“The canon” used to mean “mandatory, “ponderous,” “dead,” “white,” “male.”
More recently, that definition evolved to include “exclusionary,” “imperialistic” and “oppressive.”
Both equaled: largely ignored.
Late last year, The Chronicle Review asked 21 scholars each to nominate the most influential book published in the last 20 years. The Review gathered the nominations — and short essays from the scholars explaining their choices — into a feature titled “The New Canon.”
The Review cleverly sidesteps the 20th century traps of “the canon” by defining entries in “The New Canon” must only be “influential” — and then asking the nominees (a diverse set) to define “influential” as they wished.
Most of the choices are research-based. Many are fascinating; they could provide a great supplemental reading list for your year.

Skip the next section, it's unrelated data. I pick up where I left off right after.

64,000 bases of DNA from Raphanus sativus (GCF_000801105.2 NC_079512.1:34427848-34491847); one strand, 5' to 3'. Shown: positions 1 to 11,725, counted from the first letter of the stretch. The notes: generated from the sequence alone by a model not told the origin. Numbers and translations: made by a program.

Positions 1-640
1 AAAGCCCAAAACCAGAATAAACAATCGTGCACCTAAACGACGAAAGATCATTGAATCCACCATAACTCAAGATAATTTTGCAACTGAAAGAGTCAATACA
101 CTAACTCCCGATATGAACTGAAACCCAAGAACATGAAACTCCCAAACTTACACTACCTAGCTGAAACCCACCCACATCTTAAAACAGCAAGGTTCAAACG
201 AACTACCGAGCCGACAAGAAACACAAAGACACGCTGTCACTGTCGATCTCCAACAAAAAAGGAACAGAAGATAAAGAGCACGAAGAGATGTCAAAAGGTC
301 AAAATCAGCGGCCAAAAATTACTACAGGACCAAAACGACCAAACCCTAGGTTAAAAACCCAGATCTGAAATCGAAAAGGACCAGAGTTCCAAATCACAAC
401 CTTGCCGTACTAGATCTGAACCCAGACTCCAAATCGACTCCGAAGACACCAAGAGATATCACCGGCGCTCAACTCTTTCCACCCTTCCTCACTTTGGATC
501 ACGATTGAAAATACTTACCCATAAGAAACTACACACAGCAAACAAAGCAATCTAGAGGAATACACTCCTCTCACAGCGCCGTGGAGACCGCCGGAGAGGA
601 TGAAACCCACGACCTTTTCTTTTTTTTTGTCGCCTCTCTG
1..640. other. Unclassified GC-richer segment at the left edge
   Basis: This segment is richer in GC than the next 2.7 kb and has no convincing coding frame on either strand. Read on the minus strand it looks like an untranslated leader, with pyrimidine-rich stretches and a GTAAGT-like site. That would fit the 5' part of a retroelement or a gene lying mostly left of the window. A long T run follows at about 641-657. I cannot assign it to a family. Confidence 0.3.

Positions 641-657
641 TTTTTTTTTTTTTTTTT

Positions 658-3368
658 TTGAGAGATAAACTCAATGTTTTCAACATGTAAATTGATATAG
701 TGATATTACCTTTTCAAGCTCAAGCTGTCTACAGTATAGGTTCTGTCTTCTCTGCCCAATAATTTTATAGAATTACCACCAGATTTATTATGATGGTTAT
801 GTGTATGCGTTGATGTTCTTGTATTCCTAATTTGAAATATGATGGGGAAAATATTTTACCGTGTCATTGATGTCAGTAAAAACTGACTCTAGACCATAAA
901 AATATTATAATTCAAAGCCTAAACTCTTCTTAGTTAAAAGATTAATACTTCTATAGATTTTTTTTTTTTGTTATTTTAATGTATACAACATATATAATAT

Some of them: Michelle Alexander’s “The New Jim Crow”; Arthur C. Danto’s “What Art Is”; Jessica Riskin’s “The Restless Clock”; Robert Putnam’s “Bowling Alone”; Antonio Damasio’s “The Feeling of What Happens”; Yuval Noah Harari’s “Homo Deus”; and Jo Guldi and David Armitage’s “The History Manifesto.”
Here’s what jumps out at me: the commonalities among these books — down to some of the very words the scholars use to describe them. By these shared words, today’s canonical book far more often than not is:
- Known well beyond a narrow circle of scholars — even if you haven’t read it, you know the thesis ;
- A crucial, paradigmatic pivot that transforms the way we make sense of the world;
- Accessibly written and distributed;
- Steeped in research;
- Founded on persuasive arguments;
- Unafraid of provoking controversy and prompting robust debate;
- A catalyst for policy or practice change;
- An anchor for future debate on the issues it deals with , forcing even those who disagree to be aware of it and feel the need to respond; and
- Inspiring a rich vein of follow-up research, opinion writing and books.
What defines a New Canon book, it turns out, matches the definition of research thought leadership.
Expert = credentialed. Expert + authority = influential.